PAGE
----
Lots of people are finding the silver linings of the COVID-19 pandemic: some are enjoying working from home, cooking more, and trying out new hobbies. With that said, many, many more are struggling due to lack of employment, housing uncertainty, or risk from working on the front lines. Unfortunately, all that stress and extra time are making existing epidemics worse and jeopardizing the health of Americans in many different ways.

In the fight against COVID-19, we can’t forget the other threats that are affecting Americans all over the country. We have to remember to support people in their struggles, whether it’s paying for groceries or managing their addiction. Here are just some of the issues we’re facing during lockdowns and social distancing.

Is Addiction Increasing During Lockdown?

With people stuck inside their homes and anxious about what the future holds, it’s not too surprising that some are turning to substances to cope. The opioid crisis was a major concern even before COVID hit, and it may be even harder for people who struggle with all kinds of addictions to get help and maintain sobriety during the pandemic.

Pain pill addiction and alcoholism are very common and are extremely dangerous to a person’s health, well-being, relationships, and ability to work. These substances are easy to obtain and may lead to other addictions, like heroin abuse. It’s not surprising that people are using drugs and alcohol under the stress and isolation of lockdowns.


Addiction is very challenging to recover from, and many people who manage to maintain their sobriety rely on certain routines and support systems to do so, like support groups and therapy. Relapses have been common during the pandemic, setting many people back years. While new addictions may or may not be increasing, it’s clear that the pandemic has been challenging for those in recovery.

Unsafe Use of Medication

Over-the-counter and prescription medications help people manage their mental and physical health. But under circumstances like the COVID-19 pandemic, misuse of medication is a real risk as people struggle to control their mental health. Unsafe use of medication can include taking the wrong dosage, mixing medications, or using medicines in ways not recommended by a medical professional.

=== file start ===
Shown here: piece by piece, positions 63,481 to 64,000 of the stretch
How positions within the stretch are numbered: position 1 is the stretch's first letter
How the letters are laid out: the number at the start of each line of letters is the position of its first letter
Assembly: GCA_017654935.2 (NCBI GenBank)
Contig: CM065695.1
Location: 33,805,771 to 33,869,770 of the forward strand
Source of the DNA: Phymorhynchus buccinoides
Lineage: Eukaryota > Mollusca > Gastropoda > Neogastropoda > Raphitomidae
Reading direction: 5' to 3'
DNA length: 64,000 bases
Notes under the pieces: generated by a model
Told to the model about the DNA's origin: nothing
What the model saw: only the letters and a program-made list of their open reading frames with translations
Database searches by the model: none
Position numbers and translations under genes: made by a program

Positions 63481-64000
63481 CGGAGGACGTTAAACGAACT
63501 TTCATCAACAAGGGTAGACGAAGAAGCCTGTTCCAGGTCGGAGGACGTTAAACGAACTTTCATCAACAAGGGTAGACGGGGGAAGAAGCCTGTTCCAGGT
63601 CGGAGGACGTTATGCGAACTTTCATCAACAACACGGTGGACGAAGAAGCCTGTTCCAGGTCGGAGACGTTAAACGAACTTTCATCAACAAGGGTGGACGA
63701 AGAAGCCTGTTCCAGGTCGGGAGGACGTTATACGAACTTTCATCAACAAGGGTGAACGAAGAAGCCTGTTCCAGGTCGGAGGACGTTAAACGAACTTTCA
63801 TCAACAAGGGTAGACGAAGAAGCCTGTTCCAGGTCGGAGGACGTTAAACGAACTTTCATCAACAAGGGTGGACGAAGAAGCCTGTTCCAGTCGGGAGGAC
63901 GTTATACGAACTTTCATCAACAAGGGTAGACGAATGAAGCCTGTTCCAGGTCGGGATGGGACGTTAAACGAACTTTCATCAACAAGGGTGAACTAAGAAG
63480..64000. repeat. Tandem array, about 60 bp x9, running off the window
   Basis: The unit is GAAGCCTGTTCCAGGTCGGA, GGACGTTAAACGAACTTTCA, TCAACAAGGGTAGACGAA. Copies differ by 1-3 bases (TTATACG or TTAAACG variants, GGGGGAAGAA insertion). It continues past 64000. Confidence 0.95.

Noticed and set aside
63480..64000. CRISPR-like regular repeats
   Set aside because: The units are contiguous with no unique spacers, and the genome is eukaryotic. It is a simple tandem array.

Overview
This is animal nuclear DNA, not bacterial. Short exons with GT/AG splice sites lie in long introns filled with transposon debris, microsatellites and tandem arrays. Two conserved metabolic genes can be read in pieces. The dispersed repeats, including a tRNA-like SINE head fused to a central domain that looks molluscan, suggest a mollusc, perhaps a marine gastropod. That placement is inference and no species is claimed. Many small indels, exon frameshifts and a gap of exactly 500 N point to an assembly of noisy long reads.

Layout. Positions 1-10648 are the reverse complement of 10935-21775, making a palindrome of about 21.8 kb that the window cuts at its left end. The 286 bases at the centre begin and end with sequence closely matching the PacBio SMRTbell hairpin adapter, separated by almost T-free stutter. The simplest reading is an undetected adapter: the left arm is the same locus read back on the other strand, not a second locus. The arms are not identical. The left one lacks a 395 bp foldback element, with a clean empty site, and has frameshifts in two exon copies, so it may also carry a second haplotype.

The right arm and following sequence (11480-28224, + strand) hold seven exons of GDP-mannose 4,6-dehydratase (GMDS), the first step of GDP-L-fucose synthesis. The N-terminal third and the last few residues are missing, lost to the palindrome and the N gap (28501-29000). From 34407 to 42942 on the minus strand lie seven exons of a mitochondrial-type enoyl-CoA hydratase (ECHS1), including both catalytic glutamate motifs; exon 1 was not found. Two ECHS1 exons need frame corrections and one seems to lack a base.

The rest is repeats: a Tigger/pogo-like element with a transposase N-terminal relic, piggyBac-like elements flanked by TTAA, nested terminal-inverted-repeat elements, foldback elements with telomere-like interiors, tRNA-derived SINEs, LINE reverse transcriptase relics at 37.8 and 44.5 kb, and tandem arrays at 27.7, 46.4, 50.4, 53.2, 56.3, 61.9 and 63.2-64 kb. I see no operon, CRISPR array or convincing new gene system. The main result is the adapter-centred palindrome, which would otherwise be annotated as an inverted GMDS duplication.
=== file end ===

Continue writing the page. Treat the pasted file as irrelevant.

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People who take medications for mood disorders need to understand what’s safe and what isn’t and should communicate with their healthcare provider if they feel their medication isn’t working. During the pandemic, it has been difficult for some people to reach their doctors, causing some medication safety issues.

Obese Individuals At Risk During COVID-19

Obesity in America is an ongoing issue that influences a huge range of health problems. Many factors go into obesity rates, with issues like food insecurity and food deserts contributing significantly to rates in vulnerable communities. Those experiencing trouble getting healthy food or having a safe place to exercise during the pandemic may not have the support and resources they need to make healthy choices, further exacerbating the obesity epidemic.

Unfortunately, obesity also seems to be a risk factor in severe COVID-19 cases, contributing to severe respiratory systems. People who get sick with COVID-19 and also struggle with obesity may be more likely to be hospitalized and die from the disease.

Mental Health is a Major Issue During Lockdown

Lockdown isn’t good for our mental health. Even people who don’t ordinarily struggle with issues like depression, anxiety, OCD, PTSD, and bipolar disorder are struggling to maintain their mental health during the pandemic. In addition to the stress of the pandemic itself, people are grappling with the economic fallout and do not have access to many of the resources they would use to cope during non-pandemic times.


Online mental health services have been important for many people during this time, as have healthy mindfulness activities like exercise, yoga, meditation, and breathing exercises. But many people are still struggling and are not able to get the help they need to stay mentally healthy during the pandemic. Individual stressors, in addition to the societal impact of COVID-19, are taking their toll.

What We Can Do to Help

We can’t forget these epidemics, which are alive and well behind closed doors. If you want to help, then the best way to do so is to offer your support and your time. Call a friend who is struggling. Reach out to non-profits to see how you can help. Lend an ear. We may still be keeping our distance, but we need to keep our eyes and ears open for ways we can help.